Who Ya Gonna Call?

I attended a presentation in the city yesterday, put on by a Microsoft Business Partner. The partner in question has just created a new position — a person to drive / encourage SharePoint success in client organizations. I’ll call him Fred, but that’s not his name.

So Fred’s job is to turn up at one of the partner’s clients, and look into whether the said client is getting a business return from SharePoint, and if not, to then give some counsel, advice and direction about what should happen. Given my focus when working with clients, I stridently believe that this type of work is essential … but … I have a problem with a business partner doing it with internal staff.

Here’s the problem as I see it: How does the client know whether the advice given is in their best interests, or in the business partner’s best interests? If Fred looks into the use of SharePoint, and recommends (a) more infrastructure, (b) more development, or (c) more consulting, on what basis does the client trust that Fred has said that to improve what the client does vs scheduling the partner’s developers and IT admin consultants.

Help me out here (comments please!):
(1) At your firm, would you ask someone like Fred (partner-aligned) for input?
(2) If you would, what would make you trust his or her advice?
(3) If you would not, where would you go for that input?

0 thoughts on “Who Ya Gonna Call?

  1. I think I would go for having an internal person being the SharePoint advisor… I think it will be essential for a successful implementation and usage for SharePoint that the organisation has some resurces that are dedicated to challenge and push the organisations usage of sharepoint.

  2. If I’m the IT Manager I feel it is my job to do this kind of assessment myself. I should be knowledgeable enough to do it, or I should have staff who can, or I shouldn’t have the job in the first place.
    The only possible exception is in a very small business with limited technical staff. I’m not a fan of relying on outside vendors for day-to-day support, and I’m also not a fan of having mission-critical systems that I or my staff can’t support, so in that case I would argue that the staff either needs to be more skilled or infrastructure that isn’t fully understood shouldn’t be used in production.
    So, I suppose at the end of the day, I wouldn’t be very likely to contact a partner, but I wouldn’t be very likely to contact any outside consultant, either.

  3. To me it’s a matter of the number of people in IT, not the number of people in the company. Some companies treat IT as a necessary evil and only put a person in charge of it so they have a place to point fingers. Those companies already outsource a majority of IT tasks, so for them to rely on outside consultants is a matter of necessity.
    In my opinion if you have an IT team greater than one person they should be able to support the infrastructure the company needs. Outside input may be sought as part of a specific project, but once everything is up and running there should be no long-term dependence on outside help other than vendor support.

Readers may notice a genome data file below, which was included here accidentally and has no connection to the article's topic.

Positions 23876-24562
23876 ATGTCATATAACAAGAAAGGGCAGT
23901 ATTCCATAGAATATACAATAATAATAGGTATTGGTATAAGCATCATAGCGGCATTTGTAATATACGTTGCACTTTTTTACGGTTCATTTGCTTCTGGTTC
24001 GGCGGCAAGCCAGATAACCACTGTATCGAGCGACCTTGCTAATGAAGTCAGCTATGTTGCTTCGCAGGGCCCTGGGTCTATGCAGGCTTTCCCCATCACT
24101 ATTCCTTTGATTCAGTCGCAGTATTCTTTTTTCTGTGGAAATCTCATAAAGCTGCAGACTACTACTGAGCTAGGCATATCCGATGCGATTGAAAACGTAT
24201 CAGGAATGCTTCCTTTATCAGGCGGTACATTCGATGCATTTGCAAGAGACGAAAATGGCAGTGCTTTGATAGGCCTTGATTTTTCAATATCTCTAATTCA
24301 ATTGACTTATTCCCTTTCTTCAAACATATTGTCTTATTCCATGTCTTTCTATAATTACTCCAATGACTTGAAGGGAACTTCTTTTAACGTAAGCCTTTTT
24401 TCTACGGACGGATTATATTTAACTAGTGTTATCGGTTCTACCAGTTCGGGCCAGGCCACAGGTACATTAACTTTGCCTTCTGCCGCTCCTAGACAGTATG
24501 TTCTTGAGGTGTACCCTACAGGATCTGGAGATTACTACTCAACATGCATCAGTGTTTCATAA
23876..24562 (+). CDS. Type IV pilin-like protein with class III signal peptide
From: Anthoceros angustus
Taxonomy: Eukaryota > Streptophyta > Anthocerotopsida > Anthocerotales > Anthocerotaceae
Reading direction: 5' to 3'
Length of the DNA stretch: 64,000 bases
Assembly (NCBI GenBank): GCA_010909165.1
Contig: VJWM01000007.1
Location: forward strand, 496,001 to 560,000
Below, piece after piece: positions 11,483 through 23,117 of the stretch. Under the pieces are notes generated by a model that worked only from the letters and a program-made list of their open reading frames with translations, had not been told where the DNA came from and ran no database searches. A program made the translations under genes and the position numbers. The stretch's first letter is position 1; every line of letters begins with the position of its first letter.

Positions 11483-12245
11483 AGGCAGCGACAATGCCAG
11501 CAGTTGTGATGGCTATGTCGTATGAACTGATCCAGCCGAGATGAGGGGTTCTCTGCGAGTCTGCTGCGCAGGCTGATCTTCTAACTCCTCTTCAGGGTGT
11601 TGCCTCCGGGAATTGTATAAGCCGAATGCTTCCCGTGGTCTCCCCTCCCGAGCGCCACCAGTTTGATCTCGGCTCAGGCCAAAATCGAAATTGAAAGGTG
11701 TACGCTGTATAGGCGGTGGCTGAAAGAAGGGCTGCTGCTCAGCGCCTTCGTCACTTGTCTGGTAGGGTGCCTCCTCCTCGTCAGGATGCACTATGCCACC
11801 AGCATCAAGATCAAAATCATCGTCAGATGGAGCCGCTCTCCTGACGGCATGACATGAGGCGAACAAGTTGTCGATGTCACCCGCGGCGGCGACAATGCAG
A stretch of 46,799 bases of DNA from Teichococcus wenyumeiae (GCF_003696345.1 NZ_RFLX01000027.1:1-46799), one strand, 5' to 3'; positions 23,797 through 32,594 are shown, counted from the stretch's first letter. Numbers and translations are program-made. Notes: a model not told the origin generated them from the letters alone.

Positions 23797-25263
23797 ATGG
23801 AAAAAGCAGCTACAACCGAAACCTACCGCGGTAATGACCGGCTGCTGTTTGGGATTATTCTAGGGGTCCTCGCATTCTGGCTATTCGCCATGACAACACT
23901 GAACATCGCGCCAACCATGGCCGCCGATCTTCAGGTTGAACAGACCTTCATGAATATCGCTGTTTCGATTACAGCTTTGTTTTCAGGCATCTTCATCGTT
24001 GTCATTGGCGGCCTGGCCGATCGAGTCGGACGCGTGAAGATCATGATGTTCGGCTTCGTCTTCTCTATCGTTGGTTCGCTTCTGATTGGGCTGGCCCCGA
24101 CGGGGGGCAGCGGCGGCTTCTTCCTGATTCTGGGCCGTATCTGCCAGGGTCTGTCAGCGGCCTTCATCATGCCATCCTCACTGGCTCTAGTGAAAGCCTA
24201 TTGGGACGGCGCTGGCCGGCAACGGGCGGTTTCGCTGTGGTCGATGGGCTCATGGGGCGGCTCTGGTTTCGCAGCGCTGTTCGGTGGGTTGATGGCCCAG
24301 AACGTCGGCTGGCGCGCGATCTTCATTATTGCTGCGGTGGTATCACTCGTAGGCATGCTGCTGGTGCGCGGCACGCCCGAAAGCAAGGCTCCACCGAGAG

4. I fully understand where you’re coming from Michael.
    I would hope that all consultants, whatever their affiliations, act in the best interests of their clients. I also know that this is not always the case ……. and hence your concerns.
    For the last 10 years I had been the Regional Director of IT for an American Environmental Engineering Company, with responsibility for IT in Asia. We had implemented SharePoint. However, as you so rightly observe, we (like many other organisations) found that our staff appeared to be oblivious to the potential of SharePoint. As a result (and despite the fact that the implementation was technically sound), the implementation fell short of our expectation with regard to the benefits it brought to the business.
    In my new role I work with the company’s clients who have either implemented SharePoint or plan to do so, and are struggling to make sense of this tool from a business perspective. In both cases, I hope to help them define the benefits of this tool that are relevant to their business; help them to develop a change enablement plan that will realise those benefits; and avoid the pitfalls that we fell into.
    I am not a developer, nor am I a member of the marketing team (excepting that we are all ‘marketers’ to some degree). I am a business analyst who understands how SharePoint can change the way we do business. As a result – I obviously have a bias toward SharePoint. That’s presumably why clients seek my opinion. Within these parameters, I will always do my utmost to provide honest and useful counsel …. and will welcome independent review of my recommendations.

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